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Kenya – Urban poverty and vulnerabilty

Urban Poverty and Vulnerability In Kenya: Background analysis for the preparation of an Oxfam GB Urban Programme focused on Nairobi. Sept. 2009. OXFAM. (pdf, full-text)

This urban poverty analysis by Oxfam GB was informed by the fact that urban poverty emerged as a key challenge in the OGB Kenya 2007 National Change Strategy review. A range of international actors as well as the government of Kenya now acknowledge the urbanisation of poverty in the country and the scale of the challenges presented by rapid urbanisation. From an Oxfam perspective, this means recognising the need to invest further resources in urban work in a country where, until recently, the programme has focused principally on emergency response and the arid lands in the North in recent years.

Urban poverty and inequality in Kenya
This report brings together the growing evidence about the scale and nature of poverty in Kenya’s urban areas. Between a third and half of the country’s urban population live in poverty, and given the pace of urbanisation, urban poverty will represent almost half of the total poverty in Kenya by 2020. Moreover, while urban poverty has been decreasing according to some measures, statistics indicate that the proportion of the urban population that are poorest of all (the ‘food poor’ and ‘hardcore poor’) has been on the rise.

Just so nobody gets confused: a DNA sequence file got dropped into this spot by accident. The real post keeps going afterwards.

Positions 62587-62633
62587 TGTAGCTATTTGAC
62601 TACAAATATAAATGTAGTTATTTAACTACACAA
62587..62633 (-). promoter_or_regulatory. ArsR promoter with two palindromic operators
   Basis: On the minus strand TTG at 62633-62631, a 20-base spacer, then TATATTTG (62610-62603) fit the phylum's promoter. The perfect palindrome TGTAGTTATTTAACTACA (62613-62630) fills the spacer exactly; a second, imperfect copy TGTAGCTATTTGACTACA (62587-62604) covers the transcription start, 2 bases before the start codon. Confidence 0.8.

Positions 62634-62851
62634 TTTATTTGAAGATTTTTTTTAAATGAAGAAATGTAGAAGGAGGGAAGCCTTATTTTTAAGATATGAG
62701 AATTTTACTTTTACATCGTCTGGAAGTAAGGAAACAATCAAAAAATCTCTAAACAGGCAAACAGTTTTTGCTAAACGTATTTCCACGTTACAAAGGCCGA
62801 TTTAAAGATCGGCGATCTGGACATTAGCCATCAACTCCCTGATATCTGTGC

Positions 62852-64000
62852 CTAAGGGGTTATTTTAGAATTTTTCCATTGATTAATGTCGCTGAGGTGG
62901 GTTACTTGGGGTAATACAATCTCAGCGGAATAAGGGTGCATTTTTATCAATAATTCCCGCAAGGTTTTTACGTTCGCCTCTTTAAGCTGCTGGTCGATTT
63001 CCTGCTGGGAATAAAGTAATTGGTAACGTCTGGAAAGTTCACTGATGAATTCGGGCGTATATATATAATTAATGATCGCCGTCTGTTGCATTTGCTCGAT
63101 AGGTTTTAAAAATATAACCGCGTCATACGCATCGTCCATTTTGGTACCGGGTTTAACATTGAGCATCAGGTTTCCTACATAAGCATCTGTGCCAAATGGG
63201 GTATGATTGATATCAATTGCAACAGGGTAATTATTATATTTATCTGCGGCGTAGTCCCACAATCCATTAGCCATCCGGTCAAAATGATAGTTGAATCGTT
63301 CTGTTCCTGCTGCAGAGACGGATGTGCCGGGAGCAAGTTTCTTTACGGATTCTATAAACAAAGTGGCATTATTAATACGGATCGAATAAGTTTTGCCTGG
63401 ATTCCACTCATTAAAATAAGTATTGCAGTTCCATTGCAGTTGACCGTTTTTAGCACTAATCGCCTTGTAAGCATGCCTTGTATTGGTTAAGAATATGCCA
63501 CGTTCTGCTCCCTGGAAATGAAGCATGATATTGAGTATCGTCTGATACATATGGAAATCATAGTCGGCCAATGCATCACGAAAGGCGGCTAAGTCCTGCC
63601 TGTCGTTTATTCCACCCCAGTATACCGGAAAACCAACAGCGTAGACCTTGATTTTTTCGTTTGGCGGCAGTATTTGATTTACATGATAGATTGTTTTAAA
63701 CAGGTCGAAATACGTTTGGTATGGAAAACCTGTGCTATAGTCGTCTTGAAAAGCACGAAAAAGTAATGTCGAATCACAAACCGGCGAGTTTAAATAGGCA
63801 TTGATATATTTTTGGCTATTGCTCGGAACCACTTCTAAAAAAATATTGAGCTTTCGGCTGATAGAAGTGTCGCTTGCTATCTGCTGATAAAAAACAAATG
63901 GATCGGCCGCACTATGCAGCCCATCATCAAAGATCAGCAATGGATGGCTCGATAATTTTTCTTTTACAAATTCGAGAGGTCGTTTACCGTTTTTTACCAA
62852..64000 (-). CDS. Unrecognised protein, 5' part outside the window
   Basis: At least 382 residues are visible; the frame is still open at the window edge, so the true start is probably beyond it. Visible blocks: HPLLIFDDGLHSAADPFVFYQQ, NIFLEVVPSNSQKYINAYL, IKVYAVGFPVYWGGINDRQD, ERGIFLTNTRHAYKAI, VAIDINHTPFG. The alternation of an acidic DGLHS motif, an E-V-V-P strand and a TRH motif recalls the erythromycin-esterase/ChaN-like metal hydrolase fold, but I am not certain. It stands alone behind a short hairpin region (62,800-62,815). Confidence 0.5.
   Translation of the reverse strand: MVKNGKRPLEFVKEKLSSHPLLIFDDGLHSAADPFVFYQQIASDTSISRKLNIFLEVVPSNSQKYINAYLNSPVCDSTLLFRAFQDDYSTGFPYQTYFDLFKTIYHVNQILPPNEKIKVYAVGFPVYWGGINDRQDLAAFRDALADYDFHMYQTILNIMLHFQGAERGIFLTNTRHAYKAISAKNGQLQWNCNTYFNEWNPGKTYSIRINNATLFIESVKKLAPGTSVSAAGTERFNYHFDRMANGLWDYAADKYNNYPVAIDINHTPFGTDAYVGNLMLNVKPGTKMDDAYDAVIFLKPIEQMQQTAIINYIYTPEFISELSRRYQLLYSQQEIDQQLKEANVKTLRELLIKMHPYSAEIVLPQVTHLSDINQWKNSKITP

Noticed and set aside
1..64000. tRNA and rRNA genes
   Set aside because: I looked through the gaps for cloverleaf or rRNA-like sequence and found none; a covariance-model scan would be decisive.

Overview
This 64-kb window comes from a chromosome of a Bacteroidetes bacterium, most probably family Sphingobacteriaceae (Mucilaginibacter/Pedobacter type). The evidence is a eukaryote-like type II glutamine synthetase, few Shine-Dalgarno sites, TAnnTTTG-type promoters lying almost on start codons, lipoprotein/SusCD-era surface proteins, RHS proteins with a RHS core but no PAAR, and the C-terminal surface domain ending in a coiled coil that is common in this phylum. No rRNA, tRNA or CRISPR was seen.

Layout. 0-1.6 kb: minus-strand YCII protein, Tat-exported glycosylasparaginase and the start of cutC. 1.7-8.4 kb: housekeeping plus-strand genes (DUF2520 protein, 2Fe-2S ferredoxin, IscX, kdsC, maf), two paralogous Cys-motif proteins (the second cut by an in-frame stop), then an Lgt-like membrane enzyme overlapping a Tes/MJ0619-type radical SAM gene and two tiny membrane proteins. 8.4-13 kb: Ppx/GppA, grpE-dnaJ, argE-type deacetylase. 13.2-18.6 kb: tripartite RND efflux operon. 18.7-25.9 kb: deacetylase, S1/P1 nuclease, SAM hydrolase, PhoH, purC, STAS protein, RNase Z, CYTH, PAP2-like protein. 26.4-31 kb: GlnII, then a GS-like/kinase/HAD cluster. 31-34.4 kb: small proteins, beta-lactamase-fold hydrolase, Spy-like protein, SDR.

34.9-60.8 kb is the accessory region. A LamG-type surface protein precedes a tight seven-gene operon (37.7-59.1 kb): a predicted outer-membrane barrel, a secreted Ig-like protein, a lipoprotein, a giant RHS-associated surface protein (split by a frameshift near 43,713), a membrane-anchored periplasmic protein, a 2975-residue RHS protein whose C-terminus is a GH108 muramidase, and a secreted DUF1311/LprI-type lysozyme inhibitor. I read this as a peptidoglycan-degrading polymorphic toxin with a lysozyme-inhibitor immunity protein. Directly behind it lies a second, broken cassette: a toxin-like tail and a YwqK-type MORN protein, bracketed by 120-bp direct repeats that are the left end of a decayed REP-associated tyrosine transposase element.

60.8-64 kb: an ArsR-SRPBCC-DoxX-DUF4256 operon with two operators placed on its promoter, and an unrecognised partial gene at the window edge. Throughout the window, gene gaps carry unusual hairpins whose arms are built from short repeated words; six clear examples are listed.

In Nairobi, the capital city, 60% of the population live in slums and levels of inequality are dangerously high, with negative implications for both human security and economic development. Feelings of insecurity in many of the city’s informal settlements have heightened considerably since the violence following the contested election results of December 2007. Poverty in the city is worst amongst those with low levels of education, another cause for concern given that considerably fewer children attend the later stages of school in Nairobi than in Kenya’s rural areas, and many slum areas have few or no public schools. Meanwhile gender inequalities remain severe, with female slum-dwellers being 5 times more likely to be unemployed than males.

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